1930’s Hollywood is reevaluated through the eyes of scathing social critic and alcoholic screenwriter Herman J. Mankiewicz as he races to finish the screenplay of Citizen Kane.
David Fincher is one of my favourite directors and it’s been a long six year wait since 2014’s ‘Gone Girl’, indeed the longest gap between films since he started making movies in the early 90s. His return is a bit of a passion project for the director, based as it is from a script by his late father Jack, centering on a bit of a forgotten figure in Hollywood history in Herman J. Mankiewicz, the man who wrote (or co-wrote) ‘Citizen Kane’. This is the background to ‘Mank’, a film which I expect will be adored by cinephiles and will perhaps struggle to appeal to the masses, given its relatively unknown central character, black and white cinematography and niche subject matter. It is a film for film lovers and I absolutely loved it, which wasn’t really a massive surprise to me!
‘Mank’ covers ten years in the life of Herman J. Mankiewicz, a maverick Hollywood screenwriter on the books of MGM under Louis B. Mayer’s charge, following the events that led up to him writing ‘Citizen Kane’. Fincher tells the story in a non-linear fashion, using flashbacks to key events that fed into the ‘Citizen Kane’ script, perhaps most notably Mankiewicz’s encounters with media mogul George Hearst (Gary Oldman), who would famously prove the inspiration for the film’s iconic protagonist, Charles Foster Kane. The film is superbly put together with brilliant editing and pacing, with a fabulous score and look that evokes the feel of old Hollywood movies, and on top of this it has a career best performance from Gary Oldman as the titular character. There will be many movies still to come out ahead of the later Oscars ceremony next year, but it’s going to take something truly special to best Oldman’s multilayered performance here – epitomised best in a phenomenal sequence at a dinner at Hearst’s mansion that acts as one of the most important touchstones in Mankiewicz’s journey towards Kane.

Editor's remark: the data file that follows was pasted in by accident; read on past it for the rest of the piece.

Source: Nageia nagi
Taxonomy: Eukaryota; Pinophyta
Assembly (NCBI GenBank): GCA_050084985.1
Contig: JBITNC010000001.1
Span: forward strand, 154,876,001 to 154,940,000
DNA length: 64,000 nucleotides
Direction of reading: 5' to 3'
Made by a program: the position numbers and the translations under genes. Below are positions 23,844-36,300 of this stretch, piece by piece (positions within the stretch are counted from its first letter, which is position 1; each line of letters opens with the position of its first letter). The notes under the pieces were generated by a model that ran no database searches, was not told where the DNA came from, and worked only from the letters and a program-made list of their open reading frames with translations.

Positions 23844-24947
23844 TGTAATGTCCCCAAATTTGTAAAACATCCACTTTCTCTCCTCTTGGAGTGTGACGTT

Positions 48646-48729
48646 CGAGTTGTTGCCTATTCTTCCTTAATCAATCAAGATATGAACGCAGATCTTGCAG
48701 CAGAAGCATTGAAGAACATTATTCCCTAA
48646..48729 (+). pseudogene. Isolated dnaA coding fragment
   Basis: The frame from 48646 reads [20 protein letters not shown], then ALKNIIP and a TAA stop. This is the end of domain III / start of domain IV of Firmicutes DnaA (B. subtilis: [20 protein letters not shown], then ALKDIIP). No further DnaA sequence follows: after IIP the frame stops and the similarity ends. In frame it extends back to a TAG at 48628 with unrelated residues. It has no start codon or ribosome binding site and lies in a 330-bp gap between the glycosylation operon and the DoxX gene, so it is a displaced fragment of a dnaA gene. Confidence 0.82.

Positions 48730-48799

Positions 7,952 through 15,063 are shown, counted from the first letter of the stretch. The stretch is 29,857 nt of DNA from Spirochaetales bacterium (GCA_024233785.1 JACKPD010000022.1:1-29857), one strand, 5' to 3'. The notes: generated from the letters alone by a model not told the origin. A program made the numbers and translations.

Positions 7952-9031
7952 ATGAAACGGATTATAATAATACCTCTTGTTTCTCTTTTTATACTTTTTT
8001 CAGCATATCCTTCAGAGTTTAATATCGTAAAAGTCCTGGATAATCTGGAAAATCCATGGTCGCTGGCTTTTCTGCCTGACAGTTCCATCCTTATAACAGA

I’d have loved to see more of the ‘Citizen Kane’ stuff after the screenplay was written, but then that’d be a different film and ‘Mank’ is excellent as it is. If there’s one thing Hollywood loves, it’s movies about the art of moviemaking, and ‘Mank’ will tick a lot of those boxes for Oscar voters and I expect it’ll deliver a third Best Picture/Director nod for Fincher – on this occasion he might just be in with a shout of winning.
Directed By: David Fincher
Starring: Gary Oldman, Amanda Seyfried, Charles Dance, Lily Collins, Arliss Howard, Tom Pelphrey, Sam Troughten, Ferdinand Kingsley, Tuppence Middleton, Tom Burke, Joseph Cross, Jamie McShane and Toby Leonard Moore